New part = no part
Most programs allow for the user to create a one-time or temporary part. As is often the case, these are odd-ball items you’re trying to address. If the receiving program doesn’t know what that temporary part is, chances are good that it’ll go wrong. It’s absolutely critical that you “check the chute” to make sure that everything in the import/export stream made it from one side to the other unaltered.
Be advised that some patched programs will doggedly resist any efforts to alter the audit. Say you imported the job then noticed you were short one item. It’s an easy fix to add one more on the estimating program. If the takeoff program quantities differ from the estimating program quantities, some systems will badger you senseless.
This is particularly infuriating when a project comes in over-budget prompting the design team to “revise” their plans before demanding immediate pricing revisions. It might be perfectly obvious that you’re deleting this and adding that. Getting the system to quickly make those changes can be a needlessly difficult task. Two scope changes can result in upwards of fifteen separate operations just to stop the error messages from popping up.
In fact, it’s often easier to just create a “new job” that’s nothing more than the addition and subtraction of various line items. Be advised that it’s far from ideal to hand over an estimate with a stack of rag-tag modifications attached. Many Project Managers will insist on a “clean” estimate that reflects what they’re under contract to build. So “save time” at your own risk!
“Do this instead of that” sounds pretty simple but most estimating software is woefully equipped to get this right the first time. QTO systems range from pretty good to outright hostile to alternate pricing. Much of how it will behave hinges on how the data is compiled. Repeated conditions get tallied, that makes sense since it’d be annoying to have fifty measurements of the same carpet type rather than a total for all of it. If the system can’t/won’t delegate between base bid and alternate for each measurement, the alternate get’s thrown in with the base bid tally skewing everything.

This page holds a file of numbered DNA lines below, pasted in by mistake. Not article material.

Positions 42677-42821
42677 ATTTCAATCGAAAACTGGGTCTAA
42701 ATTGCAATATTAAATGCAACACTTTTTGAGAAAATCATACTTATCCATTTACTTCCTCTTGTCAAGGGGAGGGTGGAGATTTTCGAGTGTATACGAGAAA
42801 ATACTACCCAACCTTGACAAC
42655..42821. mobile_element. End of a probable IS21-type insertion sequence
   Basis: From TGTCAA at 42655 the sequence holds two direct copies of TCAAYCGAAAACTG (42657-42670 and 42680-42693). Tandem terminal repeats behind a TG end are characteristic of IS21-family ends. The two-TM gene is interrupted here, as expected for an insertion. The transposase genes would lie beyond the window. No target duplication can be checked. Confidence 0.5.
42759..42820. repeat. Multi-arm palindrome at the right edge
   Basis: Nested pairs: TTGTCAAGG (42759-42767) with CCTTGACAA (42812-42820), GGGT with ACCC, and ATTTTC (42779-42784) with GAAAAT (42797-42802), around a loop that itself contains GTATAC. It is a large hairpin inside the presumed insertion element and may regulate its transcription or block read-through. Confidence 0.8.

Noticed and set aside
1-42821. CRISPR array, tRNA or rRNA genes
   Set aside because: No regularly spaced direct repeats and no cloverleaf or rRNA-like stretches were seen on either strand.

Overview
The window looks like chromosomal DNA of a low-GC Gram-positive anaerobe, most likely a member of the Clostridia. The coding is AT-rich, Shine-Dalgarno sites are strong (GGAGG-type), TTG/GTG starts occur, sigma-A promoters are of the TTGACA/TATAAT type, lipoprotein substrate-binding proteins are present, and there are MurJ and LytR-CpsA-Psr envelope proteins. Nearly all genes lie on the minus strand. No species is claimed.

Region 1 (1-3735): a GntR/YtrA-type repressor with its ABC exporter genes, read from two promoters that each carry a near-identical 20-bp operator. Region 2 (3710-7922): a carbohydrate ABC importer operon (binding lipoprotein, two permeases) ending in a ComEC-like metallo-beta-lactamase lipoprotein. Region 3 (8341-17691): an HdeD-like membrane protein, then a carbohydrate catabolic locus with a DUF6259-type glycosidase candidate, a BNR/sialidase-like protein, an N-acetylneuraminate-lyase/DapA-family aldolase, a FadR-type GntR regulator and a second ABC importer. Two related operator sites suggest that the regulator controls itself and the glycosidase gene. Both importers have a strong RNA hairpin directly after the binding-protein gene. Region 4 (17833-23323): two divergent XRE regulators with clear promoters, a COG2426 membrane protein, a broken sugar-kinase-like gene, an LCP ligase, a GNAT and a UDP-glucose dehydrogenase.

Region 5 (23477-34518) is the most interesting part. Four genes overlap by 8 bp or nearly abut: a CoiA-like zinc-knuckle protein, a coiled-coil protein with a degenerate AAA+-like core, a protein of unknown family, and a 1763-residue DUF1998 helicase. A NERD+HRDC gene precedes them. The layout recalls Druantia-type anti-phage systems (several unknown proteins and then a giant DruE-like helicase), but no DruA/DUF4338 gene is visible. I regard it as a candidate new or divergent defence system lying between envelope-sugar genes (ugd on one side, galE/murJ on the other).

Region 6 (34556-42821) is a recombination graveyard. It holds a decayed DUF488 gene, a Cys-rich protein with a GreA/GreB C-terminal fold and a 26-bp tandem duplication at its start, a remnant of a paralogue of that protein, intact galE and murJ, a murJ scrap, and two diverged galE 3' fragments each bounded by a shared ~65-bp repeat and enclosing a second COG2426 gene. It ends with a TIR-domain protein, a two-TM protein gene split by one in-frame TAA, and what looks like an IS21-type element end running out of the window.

Apartments and hotels often have repetitious floor plans where the designer will only detail a single example of each repeated plan. Some QTO systems are built without the capacity to define everything on a given plan as a multiple. I’ve struggled through 250 room nursing home takeoffs that took heroic efforts to work around this shortcoming. If you’re bidding multifamily work, don’t buy these programs. Most salesman are spectacularly unaware of how useless a program becomes when it can’t do basic math functions like these. In case you’re wondering, some estimating programs can multiply imported items. So while it is technically possible to calculate multiples, you’re going to be selecting these items down out of a long list of similar entries. Once a change is made it can be very difficult to be sure you’ve done it right. I would strenuously advise against this practice because it’s very slow and error prone.
Pictured: a slow and error prone approach
Overlays allow two plan pages to be displayed at the same time. Most commonly, overlays are used to compare different versions of the same plan as with Addenda or ASI’s. Comparative overlays generally color new blue, and existing red. Anything that perfectly aligns is purple indicating no change. It’s possible to catch Design teams that don’t/won’t bubble changes to their revisions using overlays. That being said, it’s an imperfect solution. If the plan is moved within the space on the page, it’s no longer possible to align everything at the same time. Overlays work one page at a time, so addenda that replace every sheet means you’ll be overlaying every sheet individually. The old-school addenda method of putting changes on “sketches” formatted to a 8-1/2″ x11″ page so they could be faxed is a constant source of misery. Overlaying multiple sheets, with different orientations, and scales is barely possible with some systems. In fact some programs only allow a single overlay at a time. Comparing more than one set of changes is a multistage process.
Subtle changes to scale, alignment, and orientation all require constant fiddling while staring at a blurry purple screen. Design teams with several addenda, will often remove earlier bubbling which adds to the discrepancies you must sort through in the overlay. Text changes within schedules will be illegible in the overlay. Sadly this advance in technology has been greeted with enthusiasm by irresponsible design teams who see it as an opportunity to avoid writing a narrative of their changes. Often these teams simply replace the entire plan set regardless of whether changes were made to every sheet. Lacking bubbling, the estimators are obligated to long hours of eye strain trying to figure out what happened. General Contractors can and should demand design-team narratives of changes to uphold professional integrity.
Updates, upgrades, marketing and mischief